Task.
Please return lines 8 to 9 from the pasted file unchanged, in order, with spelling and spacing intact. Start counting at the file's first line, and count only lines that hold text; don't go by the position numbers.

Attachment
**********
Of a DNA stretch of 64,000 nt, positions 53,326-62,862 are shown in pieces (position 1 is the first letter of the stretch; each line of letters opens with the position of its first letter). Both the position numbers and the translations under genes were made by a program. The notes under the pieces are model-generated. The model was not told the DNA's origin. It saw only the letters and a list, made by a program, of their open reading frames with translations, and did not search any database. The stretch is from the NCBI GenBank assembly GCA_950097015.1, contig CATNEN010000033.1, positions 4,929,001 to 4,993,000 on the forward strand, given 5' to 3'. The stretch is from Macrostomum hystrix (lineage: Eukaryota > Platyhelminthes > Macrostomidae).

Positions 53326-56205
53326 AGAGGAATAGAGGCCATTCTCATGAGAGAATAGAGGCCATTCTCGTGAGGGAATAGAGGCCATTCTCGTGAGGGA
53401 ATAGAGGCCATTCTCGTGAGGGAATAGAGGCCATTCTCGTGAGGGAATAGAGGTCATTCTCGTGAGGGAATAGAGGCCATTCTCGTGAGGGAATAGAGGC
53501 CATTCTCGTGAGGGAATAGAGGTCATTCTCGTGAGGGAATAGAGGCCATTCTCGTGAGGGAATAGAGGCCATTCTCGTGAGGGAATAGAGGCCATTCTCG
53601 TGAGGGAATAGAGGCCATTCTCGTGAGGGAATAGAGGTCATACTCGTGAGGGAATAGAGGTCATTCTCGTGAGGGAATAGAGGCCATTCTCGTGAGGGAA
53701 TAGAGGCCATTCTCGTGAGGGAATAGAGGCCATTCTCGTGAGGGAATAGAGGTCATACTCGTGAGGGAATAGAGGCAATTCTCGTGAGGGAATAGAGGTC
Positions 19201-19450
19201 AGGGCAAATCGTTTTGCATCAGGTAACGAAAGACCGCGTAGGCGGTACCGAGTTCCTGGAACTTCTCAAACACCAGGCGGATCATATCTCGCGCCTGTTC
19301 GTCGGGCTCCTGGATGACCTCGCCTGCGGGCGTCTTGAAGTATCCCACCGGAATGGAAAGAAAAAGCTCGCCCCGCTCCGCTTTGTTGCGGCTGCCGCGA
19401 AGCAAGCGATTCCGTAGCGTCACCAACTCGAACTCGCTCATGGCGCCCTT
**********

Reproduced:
Positions 19201-19450
19201 AGGGCAAATCGTTTTGCATCAGGTAACGAAAGACCGCGTAGGCGGTACCGAGTTCCTGGAACTTCTCAAACACCAGGCGGATCATATCTCGCGCCTGTTC